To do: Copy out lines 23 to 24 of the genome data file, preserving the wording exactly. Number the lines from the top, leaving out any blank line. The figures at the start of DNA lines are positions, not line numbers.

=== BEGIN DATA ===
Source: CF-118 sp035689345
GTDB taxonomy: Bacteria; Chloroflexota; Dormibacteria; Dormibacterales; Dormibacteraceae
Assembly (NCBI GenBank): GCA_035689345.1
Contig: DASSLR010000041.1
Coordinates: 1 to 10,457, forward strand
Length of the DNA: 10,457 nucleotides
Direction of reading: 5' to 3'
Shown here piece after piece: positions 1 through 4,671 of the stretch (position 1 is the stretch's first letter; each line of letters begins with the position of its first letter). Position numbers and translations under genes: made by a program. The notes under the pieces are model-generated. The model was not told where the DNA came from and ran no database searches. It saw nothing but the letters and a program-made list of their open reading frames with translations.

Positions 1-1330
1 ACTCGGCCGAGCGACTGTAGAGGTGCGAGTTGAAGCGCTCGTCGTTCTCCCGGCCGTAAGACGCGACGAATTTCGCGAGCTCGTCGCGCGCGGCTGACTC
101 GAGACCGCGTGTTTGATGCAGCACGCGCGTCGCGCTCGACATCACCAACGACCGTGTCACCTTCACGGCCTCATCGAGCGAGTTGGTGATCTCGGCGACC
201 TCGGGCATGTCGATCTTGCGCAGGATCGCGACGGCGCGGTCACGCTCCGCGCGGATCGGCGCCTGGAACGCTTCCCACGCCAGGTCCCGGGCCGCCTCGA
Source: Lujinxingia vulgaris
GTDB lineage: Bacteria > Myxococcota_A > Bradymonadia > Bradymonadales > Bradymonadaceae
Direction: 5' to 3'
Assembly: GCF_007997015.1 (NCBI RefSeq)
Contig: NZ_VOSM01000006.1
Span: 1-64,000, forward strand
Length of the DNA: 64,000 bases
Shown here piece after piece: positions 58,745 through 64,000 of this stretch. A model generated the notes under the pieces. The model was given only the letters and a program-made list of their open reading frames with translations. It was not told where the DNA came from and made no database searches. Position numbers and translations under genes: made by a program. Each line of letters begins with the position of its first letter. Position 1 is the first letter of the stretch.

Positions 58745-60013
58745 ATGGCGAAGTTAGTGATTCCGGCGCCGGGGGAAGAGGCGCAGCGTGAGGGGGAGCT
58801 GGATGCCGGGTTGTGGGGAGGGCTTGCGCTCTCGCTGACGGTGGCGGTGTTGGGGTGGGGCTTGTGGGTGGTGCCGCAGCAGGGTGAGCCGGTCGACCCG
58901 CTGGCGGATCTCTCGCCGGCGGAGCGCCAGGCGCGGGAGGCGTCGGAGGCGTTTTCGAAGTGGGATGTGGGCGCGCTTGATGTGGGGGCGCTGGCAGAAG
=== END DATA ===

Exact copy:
58801 GGATGCCGGGTTGTGGGGAGGGCTTGCGCTCTCGCTGACGGTGGCGGTGTTGGGGTGGGGCTTGTGGGTGGTGCCGCAGCAGGGTGAGCCGGTCGACCCG
58901 CTGGCGGATCTCTCGCCGGCGGAGCGCCAGGCGCGGGAGGCGTCGGAGGCGTTTTCGAAGTGGGATGTGGGCGCGCTTGATGTGGGGGCGCTGGCAGAAG